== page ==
We all have faults, but Patrick was often able to neutralize the negatives with his quietly magnetic personality. Following his death, I had dinner with Tina. We were joined by Patrick’s good friend, attorney Allan Aigeldinger, and his wife, Kim. They offered stories that shed some light on Patrick’s passion, creativity and compassion. Kim stressed his uncanny ability to deliver kindness through food. When her mother passed away in 2017, Patrick made Kim his favorite tuna tartare. Tina recalled the day when Patrick discovered a recently deceased deer on the edge of their property. He promptly filleted it and invited friends to partake. “It was delicious,” she recalled.
More than a dozen years ago, Allan took his daughter to Nectar for a birthday meal. He met Patrick, and the two became fast friends. Their families vacationed together regularly over the years. During their travels, Patrick would inevitably find his way into the kitchen of most restaurants. “Everything he was involved in was something interesting,” Allan said.
In May 2015, as part of the MidAtlantic Wine + Food Festival, Patrick organized a Le Cirque alumni dinner at Nectar, bringing together many of the acclaimed chefs who worked at the restaurant in the late 1990s and early 2000s. Along with tales of their glory days in a premier kitchen, they shared their favorite dishes—deviled quail eggs with caviar and truffles, a seared New York strip with octopus carpaccio, diver scallops with pickled, pureed ramps, and an inventive tiramisu for dessert. According to Patrick, food didn’t need to be complicated to be delicious. The key to success in a commercial kitchen was consistency.
Prior to the Le Cirque reunion dinner, Feury brothers Patrick and Terrence teamed up with Bill Covaleski, founder of Victory Brewing Company, for Fists of Feury, a beer inspired by Patrick’s French training that infused a hoppy pale ale with rosemary. “[Patrick had] a child-like curiosity about things,” Bill says.
In celebration of the beer’s limited-edition release, Philly Beer Week set the stage for a four-course rivalry dinner, with Patrick and Terrence each contributing two dishes. Years later, in 2017, the brothers faced off on the Food Network’s Beat Bobby Flay. In the “Bro-Down Showdown,” Terrence edged out Patrick but ultimately fell to Flay in the second round.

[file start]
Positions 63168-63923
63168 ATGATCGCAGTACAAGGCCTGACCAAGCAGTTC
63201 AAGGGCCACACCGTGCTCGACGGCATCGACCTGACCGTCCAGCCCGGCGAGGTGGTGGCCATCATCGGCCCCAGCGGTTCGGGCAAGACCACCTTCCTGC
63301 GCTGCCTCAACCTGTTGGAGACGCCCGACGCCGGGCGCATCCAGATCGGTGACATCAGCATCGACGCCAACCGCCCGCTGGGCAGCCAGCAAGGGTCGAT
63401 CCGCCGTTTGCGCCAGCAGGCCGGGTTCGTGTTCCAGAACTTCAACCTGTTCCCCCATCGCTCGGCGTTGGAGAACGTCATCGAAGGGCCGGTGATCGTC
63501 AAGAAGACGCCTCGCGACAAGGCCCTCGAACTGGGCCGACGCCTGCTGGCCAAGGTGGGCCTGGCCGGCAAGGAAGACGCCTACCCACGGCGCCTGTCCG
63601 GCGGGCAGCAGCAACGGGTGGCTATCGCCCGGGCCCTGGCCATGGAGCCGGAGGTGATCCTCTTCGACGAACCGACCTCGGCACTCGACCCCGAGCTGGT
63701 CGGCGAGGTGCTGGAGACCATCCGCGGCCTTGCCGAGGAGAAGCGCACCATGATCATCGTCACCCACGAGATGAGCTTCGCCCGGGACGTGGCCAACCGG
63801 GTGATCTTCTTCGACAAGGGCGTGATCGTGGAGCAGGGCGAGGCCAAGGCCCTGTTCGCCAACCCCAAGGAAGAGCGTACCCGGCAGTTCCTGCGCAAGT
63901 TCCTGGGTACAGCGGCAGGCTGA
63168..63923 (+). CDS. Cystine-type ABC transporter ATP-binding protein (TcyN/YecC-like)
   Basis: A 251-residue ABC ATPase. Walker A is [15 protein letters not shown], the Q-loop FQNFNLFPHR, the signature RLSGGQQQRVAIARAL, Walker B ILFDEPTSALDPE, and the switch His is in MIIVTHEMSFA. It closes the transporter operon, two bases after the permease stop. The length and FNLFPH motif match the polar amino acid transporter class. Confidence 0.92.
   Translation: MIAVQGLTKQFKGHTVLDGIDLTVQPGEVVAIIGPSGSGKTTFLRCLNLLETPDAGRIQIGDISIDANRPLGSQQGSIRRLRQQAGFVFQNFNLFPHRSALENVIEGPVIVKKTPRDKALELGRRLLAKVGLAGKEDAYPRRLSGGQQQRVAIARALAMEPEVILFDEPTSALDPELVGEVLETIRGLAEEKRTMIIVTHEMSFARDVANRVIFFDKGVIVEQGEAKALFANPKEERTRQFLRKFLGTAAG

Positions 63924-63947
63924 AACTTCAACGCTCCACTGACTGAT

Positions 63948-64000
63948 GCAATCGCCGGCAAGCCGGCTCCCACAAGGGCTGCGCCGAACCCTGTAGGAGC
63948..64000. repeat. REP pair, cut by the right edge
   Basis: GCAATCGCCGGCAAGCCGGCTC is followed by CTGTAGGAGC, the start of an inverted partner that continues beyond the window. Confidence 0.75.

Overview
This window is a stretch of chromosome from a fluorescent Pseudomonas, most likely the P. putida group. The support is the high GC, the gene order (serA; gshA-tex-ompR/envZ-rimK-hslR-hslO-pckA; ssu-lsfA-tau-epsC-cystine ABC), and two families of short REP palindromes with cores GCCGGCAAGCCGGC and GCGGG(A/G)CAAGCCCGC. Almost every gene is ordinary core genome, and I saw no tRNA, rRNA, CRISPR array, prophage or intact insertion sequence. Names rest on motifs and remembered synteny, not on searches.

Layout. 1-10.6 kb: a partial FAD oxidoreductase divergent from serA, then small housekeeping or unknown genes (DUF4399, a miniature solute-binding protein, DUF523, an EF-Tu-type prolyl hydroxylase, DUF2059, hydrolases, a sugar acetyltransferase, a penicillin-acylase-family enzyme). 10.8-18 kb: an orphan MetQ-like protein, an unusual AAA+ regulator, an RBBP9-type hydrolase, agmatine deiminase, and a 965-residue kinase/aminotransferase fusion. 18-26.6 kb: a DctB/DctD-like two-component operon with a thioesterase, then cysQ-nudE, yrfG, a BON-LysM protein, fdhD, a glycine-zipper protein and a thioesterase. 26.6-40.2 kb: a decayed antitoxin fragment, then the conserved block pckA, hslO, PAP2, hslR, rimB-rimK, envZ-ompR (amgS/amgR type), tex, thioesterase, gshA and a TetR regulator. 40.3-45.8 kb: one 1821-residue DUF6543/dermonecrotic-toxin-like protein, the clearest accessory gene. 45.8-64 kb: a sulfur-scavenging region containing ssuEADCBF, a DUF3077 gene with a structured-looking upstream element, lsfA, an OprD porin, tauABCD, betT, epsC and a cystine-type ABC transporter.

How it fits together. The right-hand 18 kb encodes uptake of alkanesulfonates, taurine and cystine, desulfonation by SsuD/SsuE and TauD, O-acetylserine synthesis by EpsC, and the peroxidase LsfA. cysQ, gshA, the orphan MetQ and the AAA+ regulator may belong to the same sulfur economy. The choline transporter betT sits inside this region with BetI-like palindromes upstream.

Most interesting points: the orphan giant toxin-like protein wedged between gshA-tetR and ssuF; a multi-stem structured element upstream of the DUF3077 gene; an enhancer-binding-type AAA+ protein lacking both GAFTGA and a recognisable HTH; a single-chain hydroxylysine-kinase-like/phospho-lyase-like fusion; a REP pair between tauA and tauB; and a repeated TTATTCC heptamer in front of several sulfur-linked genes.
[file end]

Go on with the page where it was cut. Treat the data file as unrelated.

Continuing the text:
Now executive chef at the iconic Ocean House in Watch Hill, Rhode Island, Terrence would chat with his brother weekly, if not more. In 2008, they teamed up in Villanova for their only restaurant venture, the Scandinavian-flavored Maia. Though it lasted just a few years, the two always set aside time for a yearly fishing trip and an annual summer dinner with their now-deceased father, Eugene, and childhood friend Mark Reimbold. The location was always the same: the acclaimed Peter Luger Steak House in Brooklyn.
Nectar’s prime piece of Berwyn real estate along rout 30 had once been a pizza hut and more recently a barbeque joint called Billy Jake’s. The structure’s two-story transformation was extraordinary, complete with gold statues, expensive silk drapes and Asian-inspire art.
After his brother’s passing, Terrence established an ACA scholarship in Patrick’s name to help aspiring culinarians. “Everything was about relationships,” he says of his brother. “That was fun for him—the bonds he made. And he had so many friends.”
While Nectar was always his baby, Patrick was involved in other restaurant projects. Inspired by his visits to Taiwan and Hong Kong, he came up with the idea of a gastropub that paid homage to Asian street food. In late 2017, he opened Danlu (Nectar in Taiwanese) at 36th and Market streets in University City. The restaurant’s interior was posh, but its food was remarkably simple. The Philadelphia Inquirer’s Craig LaBan raved.